Here is Lord Warner. Let's listen to him. What are his views? What does he have to say?

    Opposed to both these text-based modes of reference is deixis or deictic reference where the speaker indicates physically the object of reference — by pointing, for example, or by ostentatiously turning to look. For example

    She turned her gaze to the approaching figure of Lord Warner. 'He knows something about it, my friends', she said meaningfully.

    Clearly any anaphoric to Lord Warner may usefully be specific he etc. The wording makes clear that the referent is singular and male.

    (This may not be enough. The speaker may have to disambiguate between two or more singular males already mentioned. But at least it's a start.)

    Similarly, any deictic reference may usefully specify MALE and SINGULAR. That way, the hearer knows that the speaker isn't pointing to any female bystander or background object.

    (Again, the speaker may need to disambiguate further if there is more than one male individual in view.)

    With cataphoric reference, by contrast, the addressee has not yet heard or read or seen the identity of the referent. So the speaker (or writer) may choose to use non-specific referring expressions. In fact, it sounds rather literary to use specific referring expressions as:

    He who would valiant be
    They also serve who only stand and wait

    More colloquially we might use indefinite or non-specific

    Anyone who aspires to act bravely
    Even those who do nothing but stand and wait do nevertheless serve

    Non specific expressions may also be used

    — for deictic reference
    'That's the cause of it all', he said, pointing at Lord Warner.

    — for anaphoric reference (sort of)
    Lord Warner? What a brilliant success/disaster that was!

  5. Thank you for the poster, David. After that, no movie could fail to disappoint.

    It strikes me that I should have written "they" instead of "we" in my opening sentence - since my intention was to dissociate myself from pedants stupid enough to reject the singular "they" out of hand. Not that it's relevant to our discussion, of course: I just wanted to preempt anyone else's picking me up on it - an unlikely event, since nobody much seems to come around here much.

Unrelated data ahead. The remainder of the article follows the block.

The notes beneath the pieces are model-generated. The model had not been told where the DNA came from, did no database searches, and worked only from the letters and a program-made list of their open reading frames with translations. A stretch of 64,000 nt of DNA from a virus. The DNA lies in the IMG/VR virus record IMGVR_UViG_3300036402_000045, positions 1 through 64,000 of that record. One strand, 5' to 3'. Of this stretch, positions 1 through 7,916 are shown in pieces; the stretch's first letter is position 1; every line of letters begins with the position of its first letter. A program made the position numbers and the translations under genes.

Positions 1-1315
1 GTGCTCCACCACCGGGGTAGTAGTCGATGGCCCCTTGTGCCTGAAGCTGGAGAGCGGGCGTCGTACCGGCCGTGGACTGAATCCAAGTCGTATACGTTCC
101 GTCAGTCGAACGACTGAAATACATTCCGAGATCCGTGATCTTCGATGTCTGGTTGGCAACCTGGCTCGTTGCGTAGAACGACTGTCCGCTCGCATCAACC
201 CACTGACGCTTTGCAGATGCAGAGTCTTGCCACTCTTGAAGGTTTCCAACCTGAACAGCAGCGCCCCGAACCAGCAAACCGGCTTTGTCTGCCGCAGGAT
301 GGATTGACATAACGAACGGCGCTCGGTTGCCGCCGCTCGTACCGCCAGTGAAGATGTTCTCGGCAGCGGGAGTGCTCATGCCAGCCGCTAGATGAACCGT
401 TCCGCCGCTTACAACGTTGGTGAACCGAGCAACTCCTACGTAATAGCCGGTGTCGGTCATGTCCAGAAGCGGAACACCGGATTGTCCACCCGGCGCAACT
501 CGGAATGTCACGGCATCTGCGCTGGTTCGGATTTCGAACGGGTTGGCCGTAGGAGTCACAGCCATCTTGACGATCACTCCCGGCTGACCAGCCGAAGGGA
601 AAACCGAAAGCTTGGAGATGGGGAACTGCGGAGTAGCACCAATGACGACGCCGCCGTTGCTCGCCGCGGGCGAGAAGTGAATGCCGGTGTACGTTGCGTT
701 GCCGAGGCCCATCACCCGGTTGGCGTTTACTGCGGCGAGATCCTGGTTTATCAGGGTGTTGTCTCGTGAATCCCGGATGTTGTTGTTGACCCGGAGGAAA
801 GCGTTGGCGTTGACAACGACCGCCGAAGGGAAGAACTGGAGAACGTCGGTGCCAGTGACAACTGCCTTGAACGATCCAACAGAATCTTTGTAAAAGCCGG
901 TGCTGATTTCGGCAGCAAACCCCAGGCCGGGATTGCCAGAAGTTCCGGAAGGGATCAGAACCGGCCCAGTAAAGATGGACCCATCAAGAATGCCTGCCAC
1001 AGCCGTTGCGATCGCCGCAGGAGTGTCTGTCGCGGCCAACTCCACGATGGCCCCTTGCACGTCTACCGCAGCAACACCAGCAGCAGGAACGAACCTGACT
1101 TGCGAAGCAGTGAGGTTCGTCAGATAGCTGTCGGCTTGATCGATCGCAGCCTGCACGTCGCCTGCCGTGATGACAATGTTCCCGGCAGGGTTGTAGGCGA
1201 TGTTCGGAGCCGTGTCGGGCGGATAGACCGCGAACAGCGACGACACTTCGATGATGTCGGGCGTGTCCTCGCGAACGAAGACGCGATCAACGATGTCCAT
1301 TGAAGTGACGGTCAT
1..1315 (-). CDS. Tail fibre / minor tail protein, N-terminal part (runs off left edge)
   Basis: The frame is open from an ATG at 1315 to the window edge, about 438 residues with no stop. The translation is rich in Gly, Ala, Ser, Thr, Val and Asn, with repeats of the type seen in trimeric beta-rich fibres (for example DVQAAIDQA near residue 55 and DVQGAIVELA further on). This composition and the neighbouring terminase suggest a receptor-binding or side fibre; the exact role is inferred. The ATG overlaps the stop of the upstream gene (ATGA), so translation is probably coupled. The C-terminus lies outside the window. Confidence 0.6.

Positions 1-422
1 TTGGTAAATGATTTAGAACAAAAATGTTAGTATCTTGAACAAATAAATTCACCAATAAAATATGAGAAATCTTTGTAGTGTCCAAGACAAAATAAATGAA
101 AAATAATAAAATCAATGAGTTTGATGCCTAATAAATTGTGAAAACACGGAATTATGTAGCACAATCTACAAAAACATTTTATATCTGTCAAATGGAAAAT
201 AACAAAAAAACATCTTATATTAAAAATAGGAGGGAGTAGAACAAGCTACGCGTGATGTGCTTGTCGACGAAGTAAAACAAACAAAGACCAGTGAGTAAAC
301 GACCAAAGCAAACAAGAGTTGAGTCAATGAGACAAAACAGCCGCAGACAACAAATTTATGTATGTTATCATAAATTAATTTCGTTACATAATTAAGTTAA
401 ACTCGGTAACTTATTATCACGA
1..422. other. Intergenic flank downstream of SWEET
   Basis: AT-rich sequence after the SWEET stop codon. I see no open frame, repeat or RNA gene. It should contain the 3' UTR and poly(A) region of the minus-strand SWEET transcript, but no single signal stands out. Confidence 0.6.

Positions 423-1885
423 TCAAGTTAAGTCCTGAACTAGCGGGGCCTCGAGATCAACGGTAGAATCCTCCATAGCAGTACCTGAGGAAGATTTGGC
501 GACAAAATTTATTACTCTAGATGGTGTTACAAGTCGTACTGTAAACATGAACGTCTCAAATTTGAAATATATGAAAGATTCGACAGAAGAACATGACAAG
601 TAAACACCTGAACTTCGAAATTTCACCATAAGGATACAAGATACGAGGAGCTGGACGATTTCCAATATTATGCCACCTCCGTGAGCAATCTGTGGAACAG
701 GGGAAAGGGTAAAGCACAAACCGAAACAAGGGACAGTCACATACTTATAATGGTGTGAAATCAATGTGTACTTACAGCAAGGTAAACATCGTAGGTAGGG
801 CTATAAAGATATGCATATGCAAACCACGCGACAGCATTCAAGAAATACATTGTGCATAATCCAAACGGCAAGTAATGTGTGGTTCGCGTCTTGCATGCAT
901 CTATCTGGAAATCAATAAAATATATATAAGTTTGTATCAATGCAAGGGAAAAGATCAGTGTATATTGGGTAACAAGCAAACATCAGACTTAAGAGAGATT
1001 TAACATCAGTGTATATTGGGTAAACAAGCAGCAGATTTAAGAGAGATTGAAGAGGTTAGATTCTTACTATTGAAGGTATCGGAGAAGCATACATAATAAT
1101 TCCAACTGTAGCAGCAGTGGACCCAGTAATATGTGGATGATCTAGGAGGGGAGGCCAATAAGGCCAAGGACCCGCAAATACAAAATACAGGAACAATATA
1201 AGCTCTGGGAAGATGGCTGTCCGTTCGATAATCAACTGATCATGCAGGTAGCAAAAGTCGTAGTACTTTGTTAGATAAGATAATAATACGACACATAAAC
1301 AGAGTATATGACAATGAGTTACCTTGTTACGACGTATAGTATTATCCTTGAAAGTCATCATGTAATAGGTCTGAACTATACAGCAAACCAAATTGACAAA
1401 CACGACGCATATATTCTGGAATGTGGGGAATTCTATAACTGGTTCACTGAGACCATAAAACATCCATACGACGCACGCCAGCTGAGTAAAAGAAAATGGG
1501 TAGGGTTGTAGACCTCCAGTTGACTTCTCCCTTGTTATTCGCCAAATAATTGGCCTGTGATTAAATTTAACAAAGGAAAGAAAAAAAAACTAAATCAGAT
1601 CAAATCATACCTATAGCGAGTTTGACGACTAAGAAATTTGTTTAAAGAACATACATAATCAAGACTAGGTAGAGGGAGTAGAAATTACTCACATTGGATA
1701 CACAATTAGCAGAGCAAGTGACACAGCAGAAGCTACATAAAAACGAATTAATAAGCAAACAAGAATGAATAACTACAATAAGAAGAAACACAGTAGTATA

6. I thought this was going to be about the band that spawned Van Morrison. (Reminiscent of another banf called "The The"

    So Lord Warner's opinion appears to be representative of a whole group of opinionated people?

  7. Perhaps we should encourage the total disappearance of the third person singular - just let it (or should I say "them"?) follow the second person singular into antiquity.

  8. I am normally quite happy with their, certainly instead of the very clumsy he/she. But my local newspaper (that I write for) irritates me every week when they put in a recipe from a reader. They write: "This week's winning recipe was sent in by Jane Bloggs of Tiny Town. They will receive a $25 voucher from Balclutha New World."

    I suppose this covers them in the event of them not being certain if the recipe comes from a woman (almost every time) or a man, but generally it just grates. "They" won't receive, only "she" will receive. It won't be addressed to Mr and Mrs Jane Bloggs, or to Joe and Jane Bloggs; it will be addressed to Jane Bloggs.


  9. Since they are bound to be copying and pasting, it also saves them the trouble of editing the second sentence every time. My vet's computer system (which must have the gender of each patient in its database) is doing the same thing:
    "Our records show that Morris is now due for their annual health check."

  10. Yes, but they have to edit the name of the person they are sending the $25 to, or the name of your pet. Is it that much more difficult to change his to hers at the same time? It reads so oddly and irritatingly to me.

  11. The Italian 'Lei' is not 'they' but 'she' (your excellence, like, this latter noun being feminine in Italian and requiring 'she'). 'Lei' is a polite way of saying 'you' to someone who (as you say in English) are not on first-name terms.

    'They' has the same function (polite 'you' in both singular and plural) in German, where it is 'Sie' (zee).

  12. "Lei" - polite 3rd person. Cf in court, "As your Lordship pleases".